I’m sure many of you by now have heard about the Jena 6, six young black men potentially facing over twenty years in prison, having their lives ruined by Jim Crow justice in Jena, Louisiana.

Last fall, the day after two Black high school students sat beneath the “white tree” on their campus, nooses were hung from the tree. When the superintendent dismissed the nooses as a “prank,” more Black students sat under the tree in protest. The District Attorney then came to the school accompanied by the town’s police and demanded that the students end their protest, telling them, “I can be your best friend or your worst enemy… I can take away your lives with a stroke of my pen.”

A series of white-on-black incidents of violence followed, and the DA did nothing. But when a white student was beaten up in a schoolyard fight, the DA responded by charging six black students with attempted murder and conspiracy to commit murder.

Tomorrow, September 20th, is a national day of action in which thousands of people will be descending upon the town of Jena to show support to the families and Robert Bailey (17), Theo Shaw (17), Carwin Jones (18), Bryant Purvis (17), Mychal Bell (16) and an unidentified minor. There were also be a number of events and vigils held throughout the country for those who are unable to go to Jena.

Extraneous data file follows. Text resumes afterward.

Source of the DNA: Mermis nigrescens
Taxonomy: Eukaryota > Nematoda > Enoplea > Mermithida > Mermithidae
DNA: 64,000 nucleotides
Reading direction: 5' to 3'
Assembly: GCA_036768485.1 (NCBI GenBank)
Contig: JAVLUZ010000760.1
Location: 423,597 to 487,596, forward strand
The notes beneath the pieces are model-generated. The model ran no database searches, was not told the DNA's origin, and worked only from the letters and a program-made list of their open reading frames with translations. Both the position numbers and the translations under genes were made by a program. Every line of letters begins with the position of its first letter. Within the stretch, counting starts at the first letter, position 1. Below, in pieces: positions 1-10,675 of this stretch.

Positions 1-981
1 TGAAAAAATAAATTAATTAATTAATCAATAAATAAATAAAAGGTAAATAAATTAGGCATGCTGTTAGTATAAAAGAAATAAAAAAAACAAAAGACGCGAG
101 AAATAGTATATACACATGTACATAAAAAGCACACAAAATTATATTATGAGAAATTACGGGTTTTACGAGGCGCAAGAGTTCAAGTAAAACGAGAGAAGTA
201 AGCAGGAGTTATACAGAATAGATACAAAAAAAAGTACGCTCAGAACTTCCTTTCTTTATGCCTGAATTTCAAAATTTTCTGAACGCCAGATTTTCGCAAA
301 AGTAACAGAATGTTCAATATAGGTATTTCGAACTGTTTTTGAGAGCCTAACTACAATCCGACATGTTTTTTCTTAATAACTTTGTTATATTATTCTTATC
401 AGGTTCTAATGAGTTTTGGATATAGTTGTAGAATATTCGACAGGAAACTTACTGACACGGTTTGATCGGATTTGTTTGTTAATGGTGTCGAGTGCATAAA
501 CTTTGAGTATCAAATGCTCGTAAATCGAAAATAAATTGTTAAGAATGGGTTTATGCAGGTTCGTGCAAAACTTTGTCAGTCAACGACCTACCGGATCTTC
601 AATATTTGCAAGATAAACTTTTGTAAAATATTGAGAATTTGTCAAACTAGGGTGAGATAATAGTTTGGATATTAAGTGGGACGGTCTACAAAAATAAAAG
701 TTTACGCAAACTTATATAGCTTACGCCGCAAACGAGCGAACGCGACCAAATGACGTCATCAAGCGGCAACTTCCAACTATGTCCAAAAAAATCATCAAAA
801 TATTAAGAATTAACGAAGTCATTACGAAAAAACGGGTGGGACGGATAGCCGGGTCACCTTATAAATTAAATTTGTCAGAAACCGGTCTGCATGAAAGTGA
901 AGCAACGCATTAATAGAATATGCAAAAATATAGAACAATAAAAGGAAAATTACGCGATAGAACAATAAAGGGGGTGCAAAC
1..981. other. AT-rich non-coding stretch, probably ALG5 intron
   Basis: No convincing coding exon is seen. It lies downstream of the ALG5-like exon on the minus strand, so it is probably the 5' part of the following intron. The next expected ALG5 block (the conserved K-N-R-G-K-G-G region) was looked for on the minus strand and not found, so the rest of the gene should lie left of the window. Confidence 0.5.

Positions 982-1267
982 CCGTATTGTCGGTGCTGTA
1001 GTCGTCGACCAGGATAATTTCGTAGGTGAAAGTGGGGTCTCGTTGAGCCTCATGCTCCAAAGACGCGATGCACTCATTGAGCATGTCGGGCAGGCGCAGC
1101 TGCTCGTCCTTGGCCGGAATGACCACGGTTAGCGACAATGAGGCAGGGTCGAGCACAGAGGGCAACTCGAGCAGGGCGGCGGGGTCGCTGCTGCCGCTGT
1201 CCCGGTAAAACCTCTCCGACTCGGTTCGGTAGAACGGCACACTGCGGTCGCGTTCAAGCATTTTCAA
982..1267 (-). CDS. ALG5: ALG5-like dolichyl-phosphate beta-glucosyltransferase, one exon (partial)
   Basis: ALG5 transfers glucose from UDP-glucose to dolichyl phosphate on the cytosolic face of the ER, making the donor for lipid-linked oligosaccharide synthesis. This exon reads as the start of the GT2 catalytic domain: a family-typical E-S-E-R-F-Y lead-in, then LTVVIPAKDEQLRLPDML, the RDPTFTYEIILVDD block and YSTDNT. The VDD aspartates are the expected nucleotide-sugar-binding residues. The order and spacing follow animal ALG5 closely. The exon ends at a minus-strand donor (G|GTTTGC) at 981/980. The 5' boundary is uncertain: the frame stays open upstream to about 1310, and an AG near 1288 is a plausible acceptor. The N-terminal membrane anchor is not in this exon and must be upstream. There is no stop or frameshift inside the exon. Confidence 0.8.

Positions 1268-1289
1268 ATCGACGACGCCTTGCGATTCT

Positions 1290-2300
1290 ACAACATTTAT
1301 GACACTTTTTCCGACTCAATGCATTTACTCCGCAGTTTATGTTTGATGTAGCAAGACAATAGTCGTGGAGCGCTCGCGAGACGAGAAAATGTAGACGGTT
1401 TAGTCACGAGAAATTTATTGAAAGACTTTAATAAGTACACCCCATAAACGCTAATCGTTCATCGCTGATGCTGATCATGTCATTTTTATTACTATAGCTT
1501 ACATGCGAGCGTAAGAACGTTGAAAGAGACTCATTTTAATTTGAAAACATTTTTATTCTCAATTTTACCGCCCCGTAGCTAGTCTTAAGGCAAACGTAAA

ColorofChange.org has set up a great array of resources for folks who are wanting to get involved, including posters and handouts for events, tips on getting local media to cover the issue, and tomorrow they’ll have information available for folks to make calls and pressure local officials.

A video that jspot posted gives a good synopsis of the story. If you’re looking for more in depth coverage, Democracy Now has a series of interviews on the subject, and CNN will be covering the issue in depth tomorrow.

We are in the heart of teshuvah, of a time where we are called on not only for individual reflection and analysis, but communal accountability and tochlecha. We must understand our role, and the importance of our work, in not only changing ourselves individually, but of the importance of this communal work. It is why we come together to pray on the holiest of days. It is why we come together in these most trying of times, to remember that the work of calling for justice, individual and systemic, requires a community.

So before Yom Kippur begins, before we look back on the year that has passed and move forward into a new one, strengthened and determined to be better and more just and principled in our actions, let us not fail to look around us, at the many challenges we are facing today, and of the opportunity to act. Take the time tomorrow to go to a local event, to sign a petition, to take one form of action, small or large, and stand with the Jena 6.

cross-posted to jspot